Background: Mites are the most common aeroallergen in human allergic asthma. However, no animal model of mite-induced allergic airway inflammation has been reported before. In this study, an animal model of mite-induced allergic airway inflammation in guinea pigs was developed. Methods: Firstly, we found that two intraperitoneal injections of 100 γg crude mite extract (CME), but not multiple aerosol inhalations of 10 mg/ml CME, can cause sensitization in guinea pigs. The sensitization to mites was confirmed by the measurement of serum antimite antibody titer and the detection of anaphylactic bronchoconstriction after intravenous injection of CME solution. Then, single or multiple aerosol challenges with different concentrations (8, 4 or 1 mg/ml) of CME in these sensitized animals were performed. The total white cell and differential counts in the bronchoalveolar lavage (BAL) fluids were studied at different time intervals after challenge in different animals, and tracheal pathology was performed to detect the allergic airway inflammation. For comparison with the study in animals treated with CME, a BAL study in animals treated with ovalbumin was also performed. Results: The inhalation challenge of CME aerosol in sensitized animals caused prolonged eosinophilia in BAL fluid which persisted for at least 7 days after single challenge. Neither inhalation challenge at higher concentrations of CME aerosol nor repeated inhalation challenges increased the degree of eosinophilia in BAL fluid compared to a single challenge. Using the same procedures, we also found that the mite model caused more eosinophilia in BAL fluid than did ovalbumin. Conclusion: This is the first report of an animal model of mite-induced allergic airway inflammation in guinea pigs which can provide us with a useful model to study airway inflammation of mite-induced asthma in humans.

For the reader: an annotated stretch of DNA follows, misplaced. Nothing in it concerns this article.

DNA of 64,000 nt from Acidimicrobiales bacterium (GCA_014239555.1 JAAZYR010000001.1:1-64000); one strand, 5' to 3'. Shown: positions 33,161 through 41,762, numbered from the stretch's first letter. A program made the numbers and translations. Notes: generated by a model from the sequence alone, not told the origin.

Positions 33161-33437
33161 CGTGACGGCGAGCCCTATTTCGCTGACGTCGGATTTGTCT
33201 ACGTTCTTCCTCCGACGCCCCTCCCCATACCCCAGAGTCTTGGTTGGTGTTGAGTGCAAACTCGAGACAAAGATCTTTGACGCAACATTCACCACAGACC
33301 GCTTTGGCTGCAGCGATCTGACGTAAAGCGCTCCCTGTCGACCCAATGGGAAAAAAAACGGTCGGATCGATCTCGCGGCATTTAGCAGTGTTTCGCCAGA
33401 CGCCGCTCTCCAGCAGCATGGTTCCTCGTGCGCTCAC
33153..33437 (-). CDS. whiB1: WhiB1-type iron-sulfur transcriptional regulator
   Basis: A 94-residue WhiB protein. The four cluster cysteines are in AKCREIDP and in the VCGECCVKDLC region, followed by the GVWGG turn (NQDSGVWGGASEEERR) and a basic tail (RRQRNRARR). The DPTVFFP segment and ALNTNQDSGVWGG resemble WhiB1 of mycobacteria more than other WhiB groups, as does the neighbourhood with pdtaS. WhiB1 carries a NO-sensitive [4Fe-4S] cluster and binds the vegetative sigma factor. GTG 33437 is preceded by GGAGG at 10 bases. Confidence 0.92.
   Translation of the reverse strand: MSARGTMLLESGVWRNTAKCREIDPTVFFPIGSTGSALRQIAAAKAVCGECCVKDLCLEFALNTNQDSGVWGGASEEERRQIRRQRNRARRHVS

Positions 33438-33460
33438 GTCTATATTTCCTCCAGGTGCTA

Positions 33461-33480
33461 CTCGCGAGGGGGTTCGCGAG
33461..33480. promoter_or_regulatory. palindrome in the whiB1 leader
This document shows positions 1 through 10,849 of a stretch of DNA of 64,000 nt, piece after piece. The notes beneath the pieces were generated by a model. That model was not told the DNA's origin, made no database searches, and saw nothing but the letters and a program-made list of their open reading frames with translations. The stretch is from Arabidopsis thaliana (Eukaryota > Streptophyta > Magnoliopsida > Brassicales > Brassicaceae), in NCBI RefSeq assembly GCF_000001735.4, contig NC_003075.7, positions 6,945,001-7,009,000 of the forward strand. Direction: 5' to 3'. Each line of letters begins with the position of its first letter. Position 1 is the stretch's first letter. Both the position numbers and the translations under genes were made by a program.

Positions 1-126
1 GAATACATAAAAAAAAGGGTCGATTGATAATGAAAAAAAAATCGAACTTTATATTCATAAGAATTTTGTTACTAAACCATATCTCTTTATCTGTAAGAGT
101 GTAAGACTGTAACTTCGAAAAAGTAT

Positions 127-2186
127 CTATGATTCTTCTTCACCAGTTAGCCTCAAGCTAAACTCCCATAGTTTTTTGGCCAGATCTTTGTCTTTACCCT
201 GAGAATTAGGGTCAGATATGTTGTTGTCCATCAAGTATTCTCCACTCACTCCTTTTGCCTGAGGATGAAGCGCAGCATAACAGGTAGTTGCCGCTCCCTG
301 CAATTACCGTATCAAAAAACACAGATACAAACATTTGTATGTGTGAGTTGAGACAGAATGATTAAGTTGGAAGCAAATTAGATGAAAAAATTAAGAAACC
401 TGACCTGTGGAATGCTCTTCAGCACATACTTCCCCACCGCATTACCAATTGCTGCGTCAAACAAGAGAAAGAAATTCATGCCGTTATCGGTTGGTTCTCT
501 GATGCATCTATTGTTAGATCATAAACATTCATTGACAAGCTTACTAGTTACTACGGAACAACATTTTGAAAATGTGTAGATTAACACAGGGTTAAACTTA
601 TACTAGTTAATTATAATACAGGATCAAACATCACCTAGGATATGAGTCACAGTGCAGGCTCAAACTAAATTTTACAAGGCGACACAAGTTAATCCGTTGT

All Science Journal Classification (ASJC) codes
- Immunology and Allergy